People referred to a recent encounter of two strangers as a kiss that was 71 years in the making. An 83-year-old woman, who formerly was a child prisoner in a Japanese camp during the Second World War, flew half way around the world to thank the Chinese interpreter who helped rescue her 71 years ago. While a young girl, the woman had been living in China with her Christian missionary parents.
Mary Previte, of Haddonfield, N.J., met Wang Chenghan, 91, in his home in Guiyang city, Guizhou province, China, reports the Daily Mail. He had helped to rescue her and 1,500 others from 30 countries.
Previte's parents were Christian missionaries who ran a Bible school in the city of Kaifeng in Henan province, before the war began, according to a BBC report last year. She had attended a boarding school, Chefoo School, set up by her great-grandfather to provide an education for children of foreign missionaries and the foreign business and diplomatic communities in China.
However, America's involvement in the war soon meant Westerners in China became 'enemy aliens'. The BBC reported that the day after Japan's attack on Pearl Harbor, Hawaii, Japanese troops marched into the Chefoo School and declared themselves in charge, turning the school into a military headquarters and later moving their prisons to a larger camp at Weihsien.
Previte, her siblings and her grandfather Herbert Hudson Taylor, a retired missionary, were all held captive at the school-turned-war prison, separated from the Previte's parents. Previte was just 9 years old at the time.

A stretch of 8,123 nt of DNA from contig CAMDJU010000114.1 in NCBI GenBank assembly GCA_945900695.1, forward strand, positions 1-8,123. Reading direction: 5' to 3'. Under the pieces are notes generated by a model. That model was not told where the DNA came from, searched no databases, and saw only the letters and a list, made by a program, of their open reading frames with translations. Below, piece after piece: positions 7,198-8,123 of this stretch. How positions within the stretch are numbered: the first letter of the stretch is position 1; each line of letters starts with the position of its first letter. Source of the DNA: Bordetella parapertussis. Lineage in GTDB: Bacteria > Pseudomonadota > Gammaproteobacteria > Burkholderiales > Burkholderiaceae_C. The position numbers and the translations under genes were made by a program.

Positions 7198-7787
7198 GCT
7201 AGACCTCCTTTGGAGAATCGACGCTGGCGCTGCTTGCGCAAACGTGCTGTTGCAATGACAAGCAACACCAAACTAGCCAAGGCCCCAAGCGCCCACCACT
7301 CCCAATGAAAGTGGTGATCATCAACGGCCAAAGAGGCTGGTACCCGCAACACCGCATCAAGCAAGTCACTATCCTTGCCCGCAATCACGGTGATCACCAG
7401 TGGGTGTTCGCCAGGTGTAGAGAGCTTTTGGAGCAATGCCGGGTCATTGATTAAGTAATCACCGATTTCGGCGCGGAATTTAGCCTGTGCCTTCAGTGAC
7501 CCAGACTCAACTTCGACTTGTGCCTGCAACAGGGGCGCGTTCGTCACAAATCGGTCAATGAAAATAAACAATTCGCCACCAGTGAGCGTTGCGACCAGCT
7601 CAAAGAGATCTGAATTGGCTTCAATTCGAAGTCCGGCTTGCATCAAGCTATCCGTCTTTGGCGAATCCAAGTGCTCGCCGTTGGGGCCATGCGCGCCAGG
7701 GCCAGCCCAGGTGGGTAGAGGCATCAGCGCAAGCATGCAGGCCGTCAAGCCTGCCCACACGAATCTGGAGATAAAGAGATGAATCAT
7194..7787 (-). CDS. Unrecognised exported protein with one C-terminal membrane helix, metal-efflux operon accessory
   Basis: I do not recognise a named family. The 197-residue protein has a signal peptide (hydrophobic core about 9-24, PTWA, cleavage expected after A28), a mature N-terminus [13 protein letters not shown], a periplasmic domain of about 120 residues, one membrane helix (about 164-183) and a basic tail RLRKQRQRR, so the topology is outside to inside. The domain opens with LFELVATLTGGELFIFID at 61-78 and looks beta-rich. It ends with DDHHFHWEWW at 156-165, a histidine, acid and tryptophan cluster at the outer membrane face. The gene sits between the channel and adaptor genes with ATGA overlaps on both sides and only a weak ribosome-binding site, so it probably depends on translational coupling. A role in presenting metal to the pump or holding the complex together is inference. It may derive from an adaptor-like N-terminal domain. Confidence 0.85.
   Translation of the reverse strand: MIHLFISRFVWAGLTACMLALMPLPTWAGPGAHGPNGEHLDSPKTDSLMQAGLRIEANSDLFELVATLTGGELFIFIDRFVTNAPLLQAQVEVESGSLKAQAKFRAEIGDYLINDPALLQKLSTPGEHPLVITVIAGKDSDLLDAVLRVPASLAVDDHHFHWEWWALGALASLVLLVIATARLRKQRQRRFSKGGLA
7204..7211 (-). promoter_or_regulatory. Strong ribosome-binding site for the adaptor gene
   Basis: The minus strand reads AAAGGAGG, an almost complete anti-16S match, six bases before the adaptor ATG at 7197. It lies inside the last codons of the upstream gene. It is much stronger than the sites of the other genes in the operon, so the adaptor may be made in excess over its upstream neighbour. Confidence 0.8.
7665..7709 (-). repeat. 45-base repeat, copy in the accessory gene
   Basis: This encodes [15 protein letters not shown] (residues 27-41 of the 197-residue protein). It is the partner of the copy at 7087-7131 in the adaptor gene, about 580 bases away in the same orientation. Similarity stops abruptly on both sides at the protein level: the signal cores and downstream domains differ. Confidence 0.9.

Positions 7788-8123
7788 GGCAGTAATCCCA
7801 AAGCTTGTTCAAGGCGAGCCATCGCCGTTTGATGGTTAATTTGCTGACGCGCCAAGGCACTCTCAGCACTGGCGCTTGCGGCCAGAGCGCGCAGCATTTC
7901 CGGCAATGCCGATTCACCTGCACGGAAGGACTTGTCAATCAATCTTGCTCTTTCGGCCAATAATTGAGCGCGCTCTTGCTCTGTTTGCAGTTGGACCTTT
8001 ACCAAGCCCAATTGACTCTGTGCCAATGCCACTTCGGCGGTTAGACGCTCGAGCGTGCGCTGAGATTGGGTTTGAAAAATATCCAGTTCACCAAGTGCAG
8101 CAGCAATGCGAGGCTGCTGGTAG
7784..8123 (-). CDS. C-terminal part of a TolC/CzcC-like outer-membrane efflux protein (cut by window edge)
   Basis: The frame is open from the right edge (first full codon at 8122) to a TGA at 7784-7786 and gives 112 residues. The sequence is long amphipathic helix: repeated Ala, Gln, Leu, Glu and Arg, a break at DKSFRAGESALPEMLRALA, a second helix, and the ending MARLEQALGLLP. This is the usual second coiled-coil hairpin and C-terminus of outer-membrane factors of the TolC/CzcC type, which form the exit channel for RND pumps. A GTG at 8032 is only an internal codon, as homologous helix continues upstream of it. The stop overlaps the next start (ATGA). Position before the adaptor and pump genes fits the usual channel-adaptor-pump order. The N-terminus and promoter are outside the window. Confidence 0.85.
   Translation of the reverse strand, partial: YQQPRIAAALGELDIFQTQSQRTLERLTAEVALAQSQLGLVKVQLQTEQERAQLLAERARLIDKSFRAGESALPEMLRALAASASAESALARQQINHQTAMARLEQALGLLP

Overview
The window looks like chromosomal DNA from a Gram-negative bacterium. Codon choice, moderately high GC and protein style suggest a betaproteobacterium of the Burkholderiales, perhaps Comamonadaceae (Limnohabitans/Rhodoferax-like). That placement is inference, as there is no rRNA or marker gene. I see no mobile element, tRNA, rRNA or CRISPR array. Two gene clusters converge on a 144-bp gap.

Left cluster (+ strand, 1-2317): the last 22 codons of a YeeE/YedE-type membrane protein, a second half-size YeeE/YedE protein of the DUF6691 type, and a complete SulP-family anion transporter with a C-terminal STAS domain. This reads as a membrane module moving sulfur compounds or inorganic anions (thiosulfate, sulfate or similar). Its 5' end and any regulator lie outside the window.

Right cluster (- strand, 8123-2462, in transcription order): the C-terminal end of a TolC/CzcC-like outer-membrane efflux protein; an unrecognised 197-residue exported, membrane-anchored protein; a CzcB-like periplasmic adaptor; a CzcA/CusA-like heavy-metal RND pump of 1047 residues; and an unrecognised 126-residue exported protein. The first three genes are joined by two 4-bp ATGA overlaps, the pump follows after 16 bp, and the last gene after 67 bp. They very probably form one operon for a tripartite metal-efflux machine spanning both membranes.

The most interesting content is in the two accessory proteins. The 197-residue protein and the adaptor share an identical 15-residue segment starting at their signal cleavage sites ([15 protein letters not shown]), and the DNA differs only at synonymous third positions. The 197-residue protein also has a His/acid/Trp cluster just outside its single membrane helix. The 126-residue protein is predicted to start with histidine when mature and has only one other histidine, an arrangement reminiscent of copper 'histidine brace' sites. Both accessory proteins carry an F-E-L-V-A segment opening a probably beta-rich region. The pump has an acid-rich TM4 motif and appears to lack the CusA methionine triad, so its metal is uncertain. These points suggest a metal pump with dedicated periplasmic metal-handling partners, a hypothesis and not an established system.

In an operation titled "Duck Mission," Wang, together with a group of U.S. soldiers, rescued Previte, and the other prisons of war from a Japanese internment camp in Weifang, Shandong province, in August 1945.
Previte told the Philadelphia Inquirer it took 18 years to locate Wang, who she knew as Eddie Wang and had first spoken to last year by telephone, after making contact with four other rescuers in the late 1990s.
She was only able to contact Wang after a Chinese student studying in the United States saw an article about her and realized the missing man was his grandfather, according to the BBC.
A grateful Previte took Wang 18 thank-you letters, written by New Jersey Congressman Donald Norcross, U.S. Ambassador to China Max Baucus, and other then camp internees; he was the only man still alive of the seven rescuers. She also found the widows of two others.
"It is the end of a dream to actually have found all of the heroes and have an opportunity to see them face to face," she told Philadelphia Inquirer.
Previte said she would never forget the day they were all marched out of the school. "They had crowds of Chinese along the roadside as these white people were carrying whatever they could in their hands, no servants were helping them now, marching off to concentration camp," she recalls.
The camp reportedly had little medicine, and some people died when food became scarce. Previte told the BBC that Chefoo School's teachers would help the children by turning problems into games, telling children to try catching rats, flies or bed bugs and award prizes for the winners.
She said the teachers set up a comforting, predicable set of rituals and traditions, making the children feel safe, despite their circumstances.